San Francisco Burden of Disease & Injury Study:
Determinants of Health
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Contribution of Diabetes to SF Burden of Disease

Coronary heart disease is the leading cause of death in nearly every zip code and among every ethnic group in San Francisco. Diabetes--along with other risks such as age, smoking, high cholesterol, and hypertension--contributes to heart disease mortality. The Population Attributable Fraction (PAF) for mortality is the proportional reduction in a specific cause of death that would have been expected if the population had no exposure to a specific determinant. It is calculated from the relative risk from exposure (RR) to the determinant and the prevalence of exposure to the determinant in the population (P), expressed as PAF = P(RR-1)/[P(RR-1) + 1]. Though it has limitations, PAF is an important measure for public health planning.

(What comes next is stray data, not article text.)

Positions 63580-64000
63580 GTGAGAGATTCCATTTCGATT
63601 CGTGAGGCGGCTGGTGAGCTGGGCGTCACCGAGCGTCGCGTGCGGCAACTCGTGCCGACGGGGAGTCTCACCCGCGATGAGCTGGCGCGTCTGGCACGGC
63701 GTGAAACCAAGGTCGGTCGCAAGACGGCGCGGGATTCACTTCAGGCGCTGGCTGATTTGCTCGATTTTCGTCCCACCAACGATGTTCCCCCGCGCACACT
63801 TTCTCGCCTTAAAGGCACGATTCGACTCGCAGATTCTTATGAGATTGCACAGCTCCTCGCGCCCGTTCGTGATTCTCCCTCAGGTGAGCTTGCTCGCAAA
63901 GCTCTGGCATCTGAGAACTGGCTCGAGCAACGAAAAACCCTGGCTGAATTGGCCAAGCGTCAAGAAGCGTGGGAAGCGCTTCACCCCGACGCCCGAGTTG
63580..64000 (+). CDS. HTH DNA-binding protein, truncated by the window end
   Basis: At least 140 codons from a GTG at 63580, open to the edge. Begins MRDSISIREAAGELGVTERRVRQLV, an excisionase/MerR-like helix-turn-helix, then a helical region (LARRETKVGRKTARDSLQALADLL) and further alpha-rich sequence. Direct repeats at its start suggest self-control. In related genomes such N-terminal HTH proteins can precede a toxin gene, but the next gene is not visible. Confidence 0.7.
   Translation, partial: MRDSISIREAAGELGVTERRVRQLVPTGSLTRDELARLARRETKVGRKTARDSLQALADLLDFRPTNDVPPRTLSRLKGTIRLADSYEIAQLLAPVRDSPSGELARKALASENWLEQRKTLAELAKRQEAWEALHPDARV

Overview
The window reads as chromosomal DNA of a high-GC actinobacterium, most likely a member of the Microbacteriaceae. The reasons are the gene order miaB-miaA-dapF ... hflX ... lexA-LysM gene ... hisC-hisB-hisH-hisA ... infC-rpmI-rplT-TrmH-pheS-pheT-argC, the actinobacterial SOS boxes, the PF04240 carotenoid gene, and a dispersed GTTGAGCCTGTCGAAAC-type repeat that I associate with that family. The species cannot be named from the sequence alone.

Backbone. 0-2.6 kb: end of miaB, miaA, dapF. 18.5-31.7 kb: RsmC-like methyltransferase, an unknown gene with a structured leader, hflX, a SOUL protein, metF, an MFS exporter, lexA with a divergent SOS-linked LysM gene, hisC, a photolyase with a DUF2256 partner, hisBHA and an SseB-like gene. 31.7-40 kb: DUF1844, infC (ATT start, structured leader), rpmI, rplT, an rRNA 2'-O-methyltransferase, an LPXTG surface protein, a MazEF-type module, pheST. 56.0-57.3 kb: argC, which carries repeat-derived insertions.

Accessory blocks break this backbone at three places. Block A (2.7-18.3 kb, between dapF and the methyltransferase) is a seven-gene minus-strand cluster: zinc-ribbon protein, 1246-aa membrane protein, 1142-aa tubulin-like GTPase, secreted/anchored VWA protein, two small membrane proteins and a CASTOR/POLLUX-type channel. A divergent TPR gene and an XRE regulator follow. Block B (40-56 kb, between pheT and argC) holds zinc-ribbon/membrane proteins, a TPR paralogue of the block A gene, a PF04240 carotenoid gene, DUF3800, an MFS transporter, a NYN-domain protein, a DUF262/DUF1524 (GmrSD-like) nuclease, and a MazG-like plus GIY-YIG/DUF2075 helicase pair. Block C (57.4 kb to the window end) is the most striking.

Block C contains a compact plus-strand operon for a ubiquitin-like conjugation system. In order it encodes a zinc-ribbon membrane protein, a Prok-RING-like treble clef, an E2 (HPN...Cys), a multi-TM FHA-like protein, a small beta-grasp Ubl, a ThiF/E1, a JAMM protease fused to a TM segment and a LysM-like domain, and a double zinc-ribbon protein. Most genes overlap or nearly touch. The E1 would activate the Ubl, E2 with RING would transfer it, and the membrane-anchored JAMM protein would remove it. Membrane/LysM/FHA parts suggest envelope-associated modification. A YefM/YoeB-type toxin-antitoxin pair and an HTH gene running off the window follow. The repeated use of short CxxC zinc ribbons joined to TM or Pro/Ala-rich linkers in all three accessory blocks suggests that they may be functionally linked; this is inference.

A reasonable first estimate of the PAF for heart disease mortality among adults age 40 and older associated with diabetes is as follows:

Based on the 2001 California Health Interview Survey, a convervative estimate of the prevalence of diabetes among adult San Franciscans (age 40 and older) is approximately 7.3%

Assume the RR for heart disease mortality from diabetes is 2.5 (a recent meta-analysis of eight prospective studies found it to be 2.3 for men and 2.9 for women).

PAF = P(RR-1)/[P(RR-1) + 1] = 0.073(2.5 - 1)/0.073(2.5 - 1) + 1 = 0.109/1.109 = 0.9.8 = 9.8%

This estimate is very conservative, because it excludes unidagnosed diabetics (nearly a third of all diabetics) and it ingores the fact that the prevalence of type 2 diabetes is increasing (following the increase in obesity).



Contribution to overall disease burden in SF

Downstream (health consequences)

Upstream causes

What can be done?

Web resources

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Updated May 19, 2004

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